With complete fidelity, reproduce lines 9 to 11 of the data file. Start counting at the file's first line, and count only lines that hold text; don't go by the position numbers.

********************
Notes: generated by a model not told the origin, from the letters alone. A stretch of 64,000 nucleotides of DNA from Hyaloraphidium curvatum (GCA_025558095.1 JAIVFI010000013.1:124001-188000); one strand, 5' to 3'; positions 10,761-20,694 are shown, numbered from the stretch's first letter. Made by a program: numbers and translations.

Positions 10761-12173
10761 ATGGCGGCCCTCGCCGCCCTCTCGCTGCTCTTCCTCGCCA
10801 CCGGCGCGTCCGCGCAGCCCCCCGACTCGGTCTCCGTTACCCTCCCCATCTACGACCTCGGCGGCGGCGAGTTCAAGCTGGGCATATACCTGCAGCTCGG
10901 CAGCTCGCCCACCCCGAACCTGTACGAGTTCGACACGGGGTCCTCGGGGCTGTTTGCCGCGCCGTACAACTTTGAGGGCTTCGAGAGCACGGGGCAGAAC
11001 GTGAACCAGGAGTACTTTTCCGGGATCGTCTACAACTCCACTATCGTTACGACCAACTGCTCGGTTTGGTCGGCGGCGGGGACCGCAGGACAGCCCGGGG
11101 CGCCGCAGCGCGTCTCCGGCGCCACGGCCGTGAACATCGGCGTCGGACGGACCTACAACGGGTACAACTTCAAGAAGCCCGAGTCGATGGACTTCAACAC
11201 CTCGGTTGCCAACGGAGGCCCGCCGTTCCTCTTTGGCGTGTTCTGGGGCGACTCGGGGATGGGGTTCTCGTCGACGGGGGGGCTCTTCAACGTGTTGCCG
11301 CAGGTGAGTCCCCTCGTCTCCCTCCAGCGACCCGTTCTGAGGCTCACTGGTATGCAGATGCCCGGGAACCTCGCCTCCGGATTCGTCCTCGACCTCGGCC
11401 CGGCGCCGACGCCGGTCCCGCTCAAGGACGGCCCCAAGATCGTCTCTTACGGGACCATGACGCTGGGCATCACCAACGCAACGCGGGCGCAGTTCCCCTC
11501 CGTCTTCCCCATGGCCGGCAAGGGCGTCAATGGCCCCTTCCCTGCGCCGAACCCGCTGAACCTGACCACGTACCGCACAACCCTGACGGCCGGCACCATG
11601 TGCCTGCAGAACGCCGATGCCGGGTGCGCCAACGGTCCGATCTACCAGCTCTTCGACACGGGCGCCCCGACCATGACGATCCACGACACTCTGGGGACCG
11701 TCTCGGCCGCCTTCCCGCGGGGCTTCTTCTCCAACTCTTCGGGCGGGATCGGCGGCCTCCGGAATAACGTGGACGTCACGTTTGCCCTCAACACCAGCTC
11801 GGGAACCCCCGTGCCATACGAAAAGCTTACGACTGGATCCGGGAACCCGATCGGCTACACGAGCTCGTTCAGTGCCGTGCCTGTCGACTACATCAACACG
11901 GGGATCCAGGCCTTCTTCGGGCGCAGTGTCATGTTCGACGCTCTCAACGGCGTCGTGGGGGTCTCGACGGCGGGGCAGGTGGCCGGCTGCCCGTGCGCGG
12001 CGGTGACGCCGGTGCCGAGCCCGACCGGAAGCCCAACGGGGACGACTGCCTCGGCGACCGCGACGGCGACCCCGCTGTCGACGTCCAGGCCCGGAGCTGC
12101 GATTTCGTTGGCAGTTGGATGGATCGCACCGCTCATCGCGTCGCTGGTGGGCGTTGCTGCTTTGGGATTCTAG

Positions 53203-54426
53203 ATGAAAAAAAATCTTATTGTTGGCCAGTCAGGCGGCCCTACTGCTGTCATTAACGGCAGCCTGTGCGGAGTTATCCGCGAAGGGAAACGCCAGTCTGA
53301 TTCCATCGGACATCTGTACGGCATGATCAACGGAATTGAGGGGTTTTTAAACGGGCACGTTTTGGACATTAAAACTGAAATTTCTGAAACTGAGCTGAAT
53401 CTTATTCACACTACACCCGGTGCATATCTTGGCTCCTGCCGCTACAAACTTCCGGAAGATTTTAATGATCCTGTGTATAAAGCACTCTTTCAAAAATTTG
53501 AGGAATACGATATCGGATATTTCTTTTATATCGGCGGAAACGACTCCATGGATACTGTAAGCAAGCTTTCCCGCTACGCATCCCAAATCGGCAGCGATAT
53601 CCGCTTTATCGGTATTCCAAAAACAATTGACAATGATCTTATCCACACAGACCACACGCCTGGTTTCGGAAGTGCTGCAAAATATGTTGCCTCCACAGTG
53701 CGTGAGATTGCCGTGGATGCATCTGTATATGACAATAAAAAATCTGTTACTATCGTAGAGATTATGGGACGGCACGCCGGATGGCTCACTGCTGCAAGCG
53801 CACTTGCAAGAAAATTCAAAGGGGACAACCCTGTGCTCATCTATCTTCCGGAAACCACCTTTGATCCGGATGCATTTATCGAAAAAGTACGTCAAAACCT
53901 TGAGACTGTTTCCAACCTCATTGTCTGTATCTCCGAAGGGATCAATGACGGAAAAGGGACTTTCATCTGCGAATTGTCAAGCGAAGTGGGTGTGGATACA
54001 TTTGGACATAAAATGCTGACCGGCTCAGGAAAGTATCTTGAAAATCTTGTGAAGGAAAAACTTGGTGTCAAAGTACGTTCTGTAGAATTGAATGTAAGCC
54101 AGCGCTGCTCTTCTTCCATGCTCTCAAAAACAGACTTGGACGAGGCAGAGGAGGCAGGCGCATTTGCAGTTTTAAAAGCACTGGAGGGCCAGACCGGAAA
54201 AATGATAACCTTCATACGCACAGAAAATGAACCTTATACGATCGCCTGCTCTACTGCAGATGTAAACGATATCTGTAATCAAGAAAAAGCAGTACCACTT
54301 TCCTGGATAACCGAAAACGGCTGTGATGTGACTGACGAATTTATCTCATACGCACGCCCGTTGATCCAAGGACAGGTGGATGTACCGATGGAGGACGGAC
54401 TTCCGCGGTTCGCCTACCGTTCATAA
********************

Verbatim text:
11301 CAGGTGAGTCCCCTCGTCTCCCTCCAGCGACCCGTTCTGAGGCTCACTGGTATGCAGATGCCCGGGAACCTCGCCTCCGGATTCGTCCTCGACCTCGGCC
11401 CGGCGCCGACGCCGGTCCCGCTCAAGGACGGCCCCAAGATCGTCTCTTACGGGACCATGACGCTGGGCATCACCAACGCAACGCGGGCGCAGTTCCCCTC
11501 CGTCTTCCCCATGGCCGGCAAGGGCGTCAATGGCCCCTTCCCTGCGCCGAACCCGCTGAACCTGACCACGTACCGCACAACCCTGACGGCCGGCACCATG